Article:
I wonder about the extent to which England’s “small claims” court for actions on patent infringement and validity inspired this initiative on copyright claims. The small claims IPR court in England is called IPEC (the intellectual property enterprise court). Here a link that reveals its role in patent disputes:

      link to

      In the jurisdiction that invented the law of equity and the discovery process, is that something you would concede is “reasonable”? Might it be something to build on, in the USA?

      1. 5.3.1

        Perhaps a pincite or maybe a selected page instead of “here’s a link to a whole system, and something somewhere here might be of interest”…


          Yeah, I agree that the material revealed by the link is for the whole system. But what else is more useful than that? If one is to form a view of the usefulness of IPEC and its relevance to patent litigation in the USA one needs to know how the IPEC fits into the wider system (Patent Office, High Court) of patent litigation in England.

          It took a great deal of thought to come up with Rules for IPEC that could achieve the over-riding objective of doing justice between the opposing parties while, at the same time, achieving a substantial reduction of the heavy costs of litigating at the High Court. The initiative has stuttered along but is getting incrementally stronger, thanks to determined and untiring refinement of the Rules being delivered by the IPEC judges and the court service of England.


            What else is more useful?

            Did I not indicate that?

            A pincite, or perhaps a direct page or two.

            It is NOT helpful to merely indicate that one should copy an entire system that another sovereign has chosen as an answer to a single particular problem on the table. You are basically saying that you don’t understand just why the different whole system works, but the different whole system does have a piece that sounds like the piece being discussed, so you all just figure it out.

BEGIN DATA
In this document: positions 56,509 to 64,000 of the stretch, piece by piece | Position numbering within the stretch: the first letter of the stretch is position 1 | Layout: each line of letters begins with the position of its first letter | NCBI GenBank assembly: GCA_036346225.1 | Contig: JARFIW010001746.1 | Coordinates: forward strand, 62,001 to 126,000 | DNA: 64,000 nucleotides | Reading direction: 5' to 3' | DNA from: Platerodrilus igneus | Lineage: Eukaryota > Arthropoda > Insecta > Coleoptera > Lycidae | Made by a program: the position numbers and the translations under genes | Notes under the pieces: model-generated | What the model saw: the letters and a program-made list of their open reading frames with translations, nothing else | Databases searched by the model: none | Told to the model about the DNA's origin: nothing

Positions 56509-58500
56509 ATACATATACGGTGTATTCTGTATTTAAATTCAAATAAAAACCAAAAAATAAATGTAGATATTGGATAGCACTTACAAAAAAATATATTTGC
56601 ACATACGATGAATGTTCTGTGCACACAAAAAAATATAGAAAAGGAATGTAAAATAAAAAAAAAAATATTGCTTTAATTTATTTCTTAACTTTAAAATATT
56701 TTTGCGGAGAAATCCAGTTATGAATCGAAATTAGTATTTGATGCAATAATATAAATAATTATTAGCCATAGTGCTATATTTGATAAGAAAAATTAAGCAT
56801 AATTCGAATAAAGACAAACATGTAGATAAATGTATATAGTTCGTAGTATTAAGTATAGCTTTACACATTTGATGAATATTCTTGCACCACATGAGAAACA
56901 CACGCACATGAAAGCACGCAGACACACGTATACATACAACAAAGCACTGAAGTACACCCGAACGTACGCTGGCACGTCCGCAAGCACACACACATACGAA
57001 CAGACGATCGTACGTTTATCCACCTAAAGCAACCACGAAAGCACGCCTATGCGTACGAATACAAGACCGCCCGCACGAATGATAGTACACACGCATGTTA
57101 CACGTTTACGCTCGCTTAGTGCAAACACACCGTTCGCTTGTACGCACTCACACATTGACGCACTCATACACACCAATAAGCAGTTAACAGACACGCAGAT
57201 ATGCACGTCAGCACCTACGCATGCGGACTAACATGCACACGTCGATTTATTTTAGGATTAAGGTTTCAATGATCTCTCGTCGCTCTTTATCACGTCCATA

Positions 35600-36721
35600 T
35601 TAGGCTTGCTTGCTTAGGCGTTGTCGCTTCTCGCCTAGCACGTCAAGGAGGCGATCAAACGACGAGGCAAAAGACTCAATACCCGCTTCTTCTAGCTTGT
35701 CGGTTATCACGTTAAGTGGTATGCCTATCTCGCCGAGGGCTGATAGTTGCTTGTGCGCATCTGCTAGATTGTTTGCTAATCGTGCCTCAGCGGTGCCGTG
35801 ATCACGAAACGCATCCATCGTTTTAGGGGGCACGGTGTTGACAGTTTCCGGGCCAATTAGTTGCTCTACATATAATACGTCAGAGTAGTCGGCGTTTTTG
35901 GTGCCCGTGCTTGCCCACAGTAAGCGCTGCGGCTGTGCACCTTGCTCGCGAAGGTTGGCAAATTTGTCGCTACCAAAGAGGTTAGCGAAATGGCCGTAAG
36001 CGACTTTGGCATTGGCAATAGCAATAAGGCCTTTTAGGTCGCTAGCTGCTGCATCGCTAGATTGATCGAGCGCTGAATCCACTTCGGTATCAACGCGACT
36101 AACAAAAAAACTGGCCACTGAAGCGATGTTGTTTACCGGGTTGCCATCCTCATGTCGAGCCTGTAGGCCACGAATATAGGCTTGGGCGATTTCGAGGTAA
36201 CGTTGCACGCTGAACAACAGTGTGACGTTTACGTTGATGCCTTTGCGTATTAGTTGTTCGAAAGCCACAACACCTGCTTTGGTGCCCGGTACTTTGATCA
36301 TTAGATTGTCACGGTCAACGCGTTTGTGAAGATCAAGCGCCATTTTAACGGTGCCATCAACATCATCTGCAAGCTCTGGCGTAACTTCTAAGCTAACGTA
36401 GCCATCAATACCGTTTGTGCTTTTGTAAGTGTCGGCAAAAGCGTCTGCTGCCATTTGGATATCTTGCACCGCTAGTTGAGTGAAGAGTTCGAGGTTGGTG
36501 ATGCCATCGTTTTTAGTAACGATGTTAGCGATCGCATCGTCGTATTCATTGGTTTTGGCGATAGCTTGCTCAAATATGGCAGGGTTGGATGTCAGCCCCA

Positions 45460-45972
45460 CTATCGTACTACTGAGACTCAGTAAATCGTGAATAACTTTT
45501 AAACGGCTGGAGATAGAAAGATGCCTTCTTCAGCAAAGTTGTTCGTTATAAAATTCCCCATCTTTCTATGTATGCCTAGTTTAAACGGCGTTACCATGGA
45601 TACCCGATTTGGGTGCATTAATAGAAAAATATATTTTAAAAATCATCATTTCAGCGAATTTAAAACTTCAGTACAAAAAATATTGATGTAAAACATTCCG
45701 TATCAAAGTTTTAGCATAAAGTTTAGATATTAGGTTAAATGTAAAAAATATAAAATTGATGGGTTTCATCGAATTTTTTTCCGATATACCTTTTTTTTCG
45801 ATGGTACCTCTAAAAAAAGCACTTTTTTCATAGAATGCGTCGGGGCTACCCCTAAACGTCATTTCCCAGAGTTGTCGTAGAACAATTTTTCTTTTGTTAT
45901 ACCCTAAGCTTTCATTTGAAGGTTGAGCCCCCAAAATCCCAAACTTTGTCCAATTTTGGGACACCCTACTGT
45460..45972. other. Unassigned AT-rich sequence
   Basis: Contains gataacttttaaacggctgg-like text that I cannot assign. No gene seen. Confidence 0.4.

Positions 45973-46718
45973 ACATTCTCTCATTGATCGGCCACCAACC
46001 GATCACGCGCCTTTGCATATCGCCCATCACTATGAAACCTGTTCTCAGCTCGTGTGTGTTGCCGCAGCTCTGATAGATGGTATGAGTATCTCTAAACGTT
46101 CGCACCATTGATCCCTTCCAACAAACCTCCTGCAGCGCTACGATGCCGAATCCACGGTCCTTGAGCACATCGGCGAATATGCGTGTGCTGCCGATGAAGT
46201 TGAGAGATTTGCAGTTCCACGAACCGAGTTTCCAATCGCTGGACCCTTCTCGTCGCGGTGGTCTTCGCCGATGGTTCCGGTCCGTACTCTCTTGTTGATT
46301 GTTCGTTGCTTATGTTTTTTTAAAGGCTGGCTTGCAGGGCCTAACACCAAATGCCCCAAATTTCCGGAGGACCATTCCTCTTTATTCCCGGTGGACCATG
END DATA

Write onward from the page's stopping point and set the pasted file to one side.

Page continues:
Your “answer” is even less clear by your addition of “stuttering along, but untiring refinement” — just not helpful. You are basically saying “here, wear my glasses, they work for me.”


              No, Martin Snyder asserts that there is only one “reasonable” solution. Could it be that there is more than one? In England, yes. In the US, I do not know.


                Well, I do suppose that I should be less harsh – in comparison to Marty, at least your “encyclopedic” reference is at least touching real patent law.

                But I would sincerely hope that readers (at least repeat ones) would immediately recognize how dissociated with real law that Marty is (as noted recently, a hard slap rather than a touch of a velvet glove is a better approach for the likes of Marty).

  5. 4

    There would have to be a lot of safeguards for the accused to keep it from being another tool in the copyright troll arsenal, including limiting damage to actual provable damage.

    1. 4.1

      Also, it should be codified that an suit cannot be brought where the defendant was identified based only on an IP address.

    2. 4.2

      This will absolutely NOT be a tool in the copyright troll arsenal. This is a voluntary system, and trolls would never opt for a system like this because it would be very cost-effective for a company to defend smaller copyright claims. They could defend these claims in-house and wouldn’t even need outside counsel. No troll wants a system like that.

      1. 4.2.1

        If proof of service has been filed by the claimant and the respondent does not submit an opt-out notice to the Copyright Claims Board within that 60-day period, the proceeding shall be deemed an active proceeding and the respondent shall be bound by the determination in the proceeding to the extent provided under section 1507(a) § 1506(i)